"It's real encouraging," Pettibone said. "We've improved to a point where we feel that we can be competitive in the Pac-10 week after week, and the last seven weeks of last year, we were. We were 17 points away from 7-4. We still need to grow to a point where we will be able to make the big plays at the end of the game. But we're good enough."

Pac-10 tri-champions and Rose Bowl representatives last year, UCLA returns with a young offensive line and several question marks on defense.

The main man however, is still J.J. Stokes. The All-America wide receiver last season is a Heisman Trophy candidate this year and is deadly at finding the open spot on the field. By being 6-foot-6, he has shown that he doesn't have to shake his defender to make catches.

While Coach Terry Donahue is looking for Stokes to repeat his brilliant 1993 season, he still remains realistic about his chances, knowing that former UCLA first-round draft choice Mike Sherrard's numbers dropped after his junior year.

"We have to try and take advantage of J.J. Stokes," Donahue said. "I want to prevent as much as possible his being eliminated from the game. Teams will be saying that they won't be beaten by him, so we need to be creative to make sure he's not always in the same spot. We had difficulties getting Sherrard the ball, and he was as good as we've had."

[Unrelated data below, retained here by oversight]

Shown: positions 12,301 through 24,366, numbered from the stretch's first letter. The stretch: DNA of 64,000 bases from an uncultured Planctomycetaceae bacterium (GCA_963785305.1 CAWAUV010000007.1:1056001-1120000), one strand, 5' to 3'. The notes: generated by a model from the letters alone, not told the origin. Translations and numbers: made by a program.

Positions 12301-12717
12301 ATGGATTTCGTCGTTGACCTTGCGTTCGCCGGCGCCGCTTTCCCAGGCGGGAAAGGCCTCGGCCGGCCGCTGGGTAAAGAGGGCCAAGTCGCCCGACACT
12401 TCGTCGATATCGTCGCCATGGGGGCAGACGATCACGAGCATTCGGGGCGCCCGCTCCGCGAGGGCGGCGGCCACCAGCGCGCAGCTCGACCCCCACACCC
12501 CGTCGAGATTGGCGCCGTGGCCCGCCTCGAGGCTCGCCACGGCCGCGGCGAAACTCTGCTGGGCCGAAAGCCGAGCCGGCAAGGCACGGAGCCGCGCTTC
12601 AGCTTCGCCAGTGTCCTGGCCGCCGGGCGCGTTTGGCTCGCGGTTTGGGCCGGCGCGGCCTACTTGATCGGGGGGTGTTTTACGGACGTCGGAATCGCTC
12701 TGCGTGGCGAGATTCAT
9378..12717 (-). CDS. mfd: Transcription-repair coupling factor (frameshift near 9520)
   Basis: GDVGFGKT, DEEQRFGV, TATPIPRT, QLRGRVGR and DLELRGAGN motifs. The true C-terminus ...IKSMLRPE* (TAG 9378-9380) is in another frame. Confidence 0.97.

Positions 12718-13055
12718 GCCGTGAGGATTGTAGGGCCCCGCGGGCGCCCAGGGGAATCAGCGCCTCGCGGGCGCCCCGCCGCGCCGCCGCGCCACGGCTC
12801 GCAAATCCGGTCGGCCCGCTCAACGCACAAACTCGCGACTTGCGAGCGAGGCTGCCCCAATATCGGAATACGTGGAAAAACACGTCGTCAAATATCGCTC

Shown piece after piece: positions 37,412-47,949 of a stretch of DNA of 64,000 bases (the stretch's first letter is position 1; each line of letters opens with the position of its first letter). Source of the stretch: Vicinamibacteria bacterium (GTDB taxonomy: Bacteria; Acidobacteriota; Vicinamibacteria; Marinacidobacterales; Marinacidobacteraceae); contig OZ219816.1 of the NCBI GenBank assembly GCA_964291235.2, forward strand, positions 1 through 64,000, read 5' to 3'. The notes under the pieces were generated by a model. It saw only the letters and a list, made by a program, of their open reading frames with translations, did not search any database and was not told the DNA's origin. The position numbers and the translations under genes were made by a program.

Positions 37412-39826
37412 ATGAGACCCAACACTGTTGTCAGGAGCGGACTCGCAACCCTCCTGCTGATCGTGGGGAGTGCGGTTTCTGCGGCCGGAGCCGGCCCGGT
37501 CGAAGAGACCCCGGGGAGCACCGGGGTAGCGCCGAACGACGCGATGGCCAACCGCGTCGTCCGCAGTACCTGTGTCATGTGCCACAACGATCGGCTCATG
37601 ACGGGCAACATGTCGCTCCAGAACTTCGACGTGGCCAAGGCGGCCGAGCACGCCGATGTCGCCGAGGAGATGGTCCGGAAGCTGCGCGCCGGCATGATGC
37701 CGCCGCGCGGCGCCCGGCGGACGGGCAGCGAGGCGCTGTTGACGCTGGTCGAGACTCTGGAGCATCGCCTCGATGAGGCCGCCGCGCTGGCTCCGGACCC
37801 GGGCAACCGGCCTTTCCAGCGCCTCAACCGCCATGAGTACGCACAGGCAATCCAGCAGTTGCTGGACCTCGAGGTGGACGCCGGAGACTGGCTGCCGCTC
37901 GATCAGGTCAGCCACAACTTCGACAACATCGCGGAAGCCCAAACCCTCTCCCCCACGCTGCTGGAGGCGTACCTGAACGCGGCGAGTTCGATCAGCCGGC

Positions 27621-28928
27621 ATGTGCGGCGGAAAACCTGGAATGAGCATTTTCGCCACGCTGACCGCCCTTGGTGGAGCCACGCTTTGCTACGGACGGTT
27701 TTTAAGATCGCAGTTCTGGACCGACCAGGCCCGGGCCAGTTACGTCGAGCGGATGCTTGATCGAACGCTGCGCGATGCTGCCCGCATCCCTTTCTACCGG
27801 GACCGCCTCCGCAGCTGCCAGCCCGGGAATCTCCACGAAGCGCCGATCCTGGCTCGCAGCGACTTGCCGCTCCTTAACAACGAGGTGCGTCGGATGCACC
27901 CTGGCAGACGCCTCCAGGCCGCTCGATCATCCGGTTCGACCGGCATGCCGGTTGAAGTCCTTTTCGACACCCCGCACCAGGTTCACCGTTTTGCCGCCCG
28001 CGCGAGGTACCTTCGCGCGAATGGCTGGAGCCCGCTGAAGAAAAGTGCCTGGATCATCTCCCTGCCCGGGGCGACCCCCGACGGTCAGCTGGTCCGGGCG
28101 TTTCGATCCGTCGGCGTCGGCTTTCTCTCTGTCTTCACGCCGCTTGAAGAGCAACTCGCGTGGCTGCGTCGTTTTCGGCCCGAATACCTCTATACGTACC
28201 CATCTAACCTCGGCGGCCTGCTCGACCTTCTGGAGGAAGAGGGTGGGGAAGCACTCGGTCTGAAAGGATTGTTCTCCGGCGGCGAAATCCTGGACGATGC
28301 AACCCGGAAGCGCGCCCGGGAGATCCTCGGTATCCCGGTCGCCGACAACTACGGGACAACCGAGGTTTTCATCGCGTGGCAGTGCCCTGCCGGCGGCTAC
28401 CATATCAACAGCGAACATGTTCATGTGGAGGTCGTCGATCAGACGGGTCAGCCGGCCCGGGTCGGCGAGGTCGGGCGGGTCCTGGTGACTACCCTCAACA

Quarterback Wayne Cook returns to lead the offense, and if last year is any indication, the offense is in good hands, as evidenced by his 18-4 touchdown to interception ratio.

The Bruins return four of last year's top six rushers, but team leader Skip Hicks is probably out for the year after suffering a torn anterior cruciate ligament while running track in the spring.

"Early, we will have to ride the arm of Wayne Cook and hope that we are able to develop a running game that we can be happy with," Donahue said.

Who the running backs will run behind is the problem. Three starters on the line are gone, and it will be up to 6-8, 315-pound junior tackle Jonathan Ogden to anchor the group.

"We have to rebuild the offensive line. We need to get players replaced to establish a running game to take the pressure off of the pass," Donahue said.

On defense, the Bruins lost All-America linebacker Jamir Miller to the Arizona Cardinals of the NFL, and his absence will be felt, especially now that Donnie Edwards is the only tested linebacker. The defensive line, with noseguard George Case, is solid.

The cornerbacks, led by Carl Greenwood, will make it tough on opposing quarterbacks, but both safeties will be new after the early departures of Othello Henderson and Marvin Goodwin to the NFL each of the last two years.

"We have a lot of holes because of graduation and the NFL," Donahue said. "We have a lot of rebuilding to do. There are some players who have played in the program, and we need to surround them with new faces."

The Bruins led the nation in turnover margin last year. With a schedule that includes Tennessee and trips to Nebraska, Washington, Cal and Arizona, before ending with rival USC, UCLA will need several breaks again this year to match last year's success.